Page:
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Exclusive: Marti Noxon on 'Fright Night' and 'Girls Gone Genre'

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Screenwriter Marti Noxon rose to fame writing some of the most popular episodes of Joss Whedon's Buffy the Vampire Slayer, and eventually won the role of executive producer on the show. Noxon then went on to pen episodes of critical faves like Grey's Anatomy and Mad Men (for which she's recently served as consulting producer). But Noxon's returning to our favorite genre in a big way with the upcoming Fright Night remake and I Am Number Four, a sci-fi coming-of-age film produced by Steven Spielberg. I'll have a piece on the latter film up soon, but, in the mean time, hit the jump to learn what Noxon told me yesterday about Fright Night and "Girls Gone Genre" – the panel on which she'll appear alongside her fellow screenwriters Laeta Kalogridis (Shutter Island) and Melissa Rosenberg (Twilight) this Friday at 5 PM at the San Diego Comic-Con.

Can you talk a little bit about the panel that you're appearing on this week – "Girls Gone Genre"? It's been a little while since we've seen you at Comic-Con.

Right, it's been a while since I've been on a panel.

What's bringing you back for this one?

There are some pretty exciting developments on the movie front. I'm sort of a little pinch-me phase. People like Melissa Rosenberg and Laeta Kalogridis are good friends of mine. And because we do write this kind of stuff we do touch base with each other a lot. But until recently I didn't really have a dog in the race. And now, because of the last nine months, I have a couple of pictures that are both big genre movies. It's pretty exciting.

We've heard about Fright Night of course. Can you talk a little bit about where that project is and what attracted you to it? It seems like you've come up with a unique spin on the original film.

Yeah, it's about to start production. It's starting to film in a week in New Mexico. It's in New Mexico because we've revamped the movie and decided to set it in Las Vegas. But more in Clark County and the surrounding areas, the suburbs – dare I say it, Spielbergian surburbia – that also happen to be in Las Vegas. [Laughs.] They came to me saying that they were interested in doing a revamp of the movie, and I was intrigued, and since I'm a big fan I was thrilled to get the opportunity to talk with them about it. I think it's very faithful in many ways, it's absolutely recognizable as the original, but it's also been updated. Obviously time has passed and there's a lot of interesting stuff to talk about in the genre right now. There's a lot of vampire stuff. I've avoided doing vampire stuff only because what I was hoping for is the vampire who's not a romantic vampire, but a truly predator type of scary, scary vampire. This gave us the opportunity to go there.

Apparently you also poke some fun at the Twilight myth of the romantic vampire.

I think that's by implication more than directly. I love the Twilight series. I just felt, for myself, that I also just like that kind of more ruthless/less emo kind of guy. But yeah, there's a little bit of fun-poking to be had.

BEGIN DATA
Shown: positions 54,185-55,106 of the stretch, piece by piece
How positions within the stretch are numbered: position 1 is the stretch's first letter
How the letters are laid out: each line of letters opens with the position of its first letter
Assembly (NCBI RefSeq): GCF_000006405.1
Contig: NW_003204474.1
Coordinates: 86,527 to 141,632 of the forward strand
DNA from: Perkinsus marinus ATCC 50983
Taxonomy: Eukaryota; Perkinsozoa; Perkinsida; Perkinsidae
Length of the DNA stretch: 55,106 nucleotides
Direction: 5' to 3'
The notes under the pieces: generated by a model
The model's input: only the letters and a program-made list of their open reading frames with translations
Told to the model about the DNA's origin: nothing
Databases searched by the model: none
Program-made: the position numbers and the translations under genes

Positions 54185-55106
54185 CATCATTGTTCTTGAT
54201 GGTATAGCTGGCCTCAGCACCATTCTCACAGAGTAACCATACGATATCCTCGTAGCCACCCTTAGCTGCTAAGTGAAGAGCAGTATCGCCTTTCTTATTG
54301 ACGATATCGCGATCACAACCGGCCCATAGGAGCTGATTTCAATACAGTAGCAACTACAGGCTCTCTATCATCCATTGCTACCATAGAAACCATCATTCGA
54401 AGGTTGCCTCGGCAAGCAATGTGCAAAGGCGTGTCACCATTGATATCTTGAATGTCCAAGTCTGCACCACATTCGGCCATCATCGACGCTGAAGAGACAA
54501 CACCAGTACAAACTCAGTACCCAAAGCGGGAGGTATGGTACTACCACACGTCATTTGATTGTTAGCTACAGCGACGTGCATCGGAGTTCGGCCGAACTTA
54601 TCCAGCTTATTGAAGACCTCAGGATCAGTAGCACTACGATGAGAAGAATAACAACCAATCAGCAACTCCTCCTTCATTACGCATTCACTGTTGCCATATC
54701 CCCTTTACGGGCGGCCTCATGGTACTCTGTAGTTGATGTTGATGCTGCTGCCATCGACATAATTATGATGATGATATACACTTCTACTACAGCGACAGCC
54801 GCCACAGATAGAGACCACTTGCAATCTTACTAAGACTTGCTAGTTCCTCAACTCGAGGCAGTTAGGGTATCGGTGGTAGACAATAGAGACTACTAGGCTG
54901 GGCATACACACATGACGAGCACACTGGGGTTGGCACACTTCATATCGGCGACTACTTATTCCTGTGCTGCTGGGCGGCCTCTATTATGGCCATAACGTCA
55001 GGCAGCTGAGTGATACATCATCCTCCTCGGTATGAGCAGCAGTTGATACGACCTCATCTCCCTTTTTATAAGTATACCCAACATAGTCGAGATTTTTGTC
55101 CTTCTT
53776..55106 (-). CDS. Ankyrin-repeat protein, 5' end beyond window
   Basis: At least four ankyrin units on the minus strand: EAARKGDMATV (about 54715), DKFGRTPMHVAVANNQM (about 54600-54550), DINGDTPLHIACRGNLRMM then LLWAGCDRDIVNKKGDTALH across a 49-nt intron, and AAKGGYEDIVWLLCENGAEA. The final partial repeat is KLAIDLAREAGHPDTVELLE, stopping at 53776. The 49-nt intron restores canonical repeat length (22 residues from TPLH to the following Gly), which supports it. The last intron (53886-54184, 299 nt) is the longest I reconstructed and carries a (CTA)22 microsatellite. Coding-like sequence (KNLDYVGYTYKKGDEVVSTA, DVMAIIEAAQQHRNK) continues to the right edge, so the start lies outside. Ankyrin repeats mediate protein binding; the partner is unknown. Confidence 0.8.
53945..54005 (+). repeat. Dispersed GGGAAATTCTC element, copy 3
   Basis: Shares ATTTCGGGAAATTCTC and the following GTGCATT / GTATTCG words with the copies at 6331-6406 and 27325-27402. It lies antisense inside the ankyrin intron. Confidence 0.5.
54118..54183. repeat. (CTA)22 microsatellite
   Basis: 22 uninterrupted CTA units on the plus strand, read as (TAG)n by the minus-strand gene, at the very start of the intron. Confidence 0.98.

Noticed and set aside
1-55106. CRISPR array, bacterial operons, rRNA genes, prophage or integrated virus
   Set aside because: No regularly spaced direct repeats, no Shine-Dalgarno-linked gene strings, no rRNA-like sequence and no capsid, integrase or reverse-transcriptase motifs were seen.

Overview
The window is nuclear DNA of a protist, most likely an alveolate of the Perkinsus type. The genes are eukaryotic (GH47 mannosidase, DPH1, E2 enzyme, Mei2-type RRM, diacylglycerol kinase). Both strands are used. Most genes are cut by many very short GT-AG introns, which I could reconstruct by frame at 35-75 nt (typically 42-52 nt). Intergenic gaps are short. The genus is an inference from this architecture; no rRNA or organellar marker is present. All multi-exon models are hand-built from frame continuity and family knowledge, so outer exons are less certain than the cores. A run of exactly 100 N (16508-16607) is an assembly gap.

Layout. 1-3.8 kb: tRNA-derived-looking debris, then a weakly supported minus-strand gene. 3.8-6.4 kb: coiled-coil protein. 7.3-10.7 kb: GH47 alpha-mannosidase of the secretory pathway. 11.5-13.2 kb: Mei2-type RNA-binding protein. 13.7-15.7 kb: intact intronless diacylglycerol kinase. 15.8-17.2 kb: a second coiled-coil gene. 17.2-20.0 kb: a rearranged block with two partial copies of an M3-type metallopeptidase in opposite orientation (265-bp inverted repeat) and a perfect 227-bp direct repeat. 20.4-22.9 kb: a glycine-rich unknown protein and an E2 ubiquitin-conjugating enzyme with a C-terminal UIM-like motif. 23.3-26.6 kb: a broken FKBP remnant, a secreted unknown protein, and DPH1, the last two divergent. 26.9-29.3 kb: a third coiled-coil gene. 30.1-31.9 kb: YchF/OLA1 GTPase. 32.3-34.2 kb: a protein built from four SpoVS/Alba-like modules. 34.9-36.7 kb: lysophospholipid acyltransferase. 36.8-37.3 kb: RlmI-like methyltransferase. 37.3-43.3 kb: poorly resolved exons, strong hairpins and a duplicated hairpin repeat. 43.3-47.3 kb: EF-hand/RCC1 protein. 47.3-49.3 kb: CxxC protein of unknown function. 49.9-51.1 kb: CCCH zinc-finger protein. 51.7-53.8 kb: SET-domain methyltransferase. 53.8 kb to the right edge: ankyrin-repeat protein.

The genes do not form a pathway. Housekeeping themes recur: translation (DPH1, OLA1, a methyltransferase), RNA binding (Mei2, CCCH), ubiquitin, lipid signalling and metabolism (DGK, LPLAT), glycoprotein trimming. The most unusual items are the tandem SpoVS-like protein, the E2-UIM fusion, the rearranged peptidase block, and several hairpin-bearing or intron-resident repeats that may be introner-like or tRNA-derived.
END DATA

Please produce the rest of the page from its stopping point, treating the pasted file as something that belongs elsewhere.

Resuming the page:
You've got a killer cast assembled with which to do it.

It's amazing. I credit that to Craig Gillespie, who's directing. He's such a great actor's selector. He just brought such a level of comfort to the actors that they were gonna do their very best. It's amazing. I was talking about this earlier – I asked Joss one time why he hadn't changed the title of Buffy the Vampire Slayer, because the movie hadn't been that successful. And he said, "You know, there's something really great about lowering people's expectations. [Laughs] There's something great about thinking you know what you're going to see and then having it… In truth, it didn't have to be that good, it just to be better than people thought it was going to be." [Laughs]. Of course, doing a remake right now, people are immediately skeptical. They immediately think it's not going to be anywhere near as good. So if it's even a little better than they think it's going to be, then you're in a good situation.

There's a gay subtext to Fright Night, that I think has helped create a following for it over the years. Is that something you guys are drawing on in this remake?

It's interesting… I think they actually decided to stay away from it. Because times have changed so much. If we had gone there, I think it would have felt too precious and a little coy. There's already so much gay subtext in vampire stuff. [Laughs] We've covered that in Anne Rice, Brad Pitt and Tom Cruise. We've done that. So I think we just kind of moved away from that.

So in terms of subtext, it's more concerned with the phenomenon of the vampire as sex symbol?

One of the things we did – that was in the original movie but we mined it more – was really about the relationship between Ed and Charlie. We were interested in what happens when you leave your friends behind. A lot of the movie now has a focus on "What does it mean to be a real man?" There's a lot of stuff in it with more of a focus on masculinity and what it means to be a man.

That should lead to some interesting discussion in the "Girls Gone Genre" panel, since one of the topics you'll be talking about is what it's like to be a woman writing male genre characters.

Right. Exactly. I have stuff to say about it. I have a lot of dude in me, not surprisingly. [Laughs]

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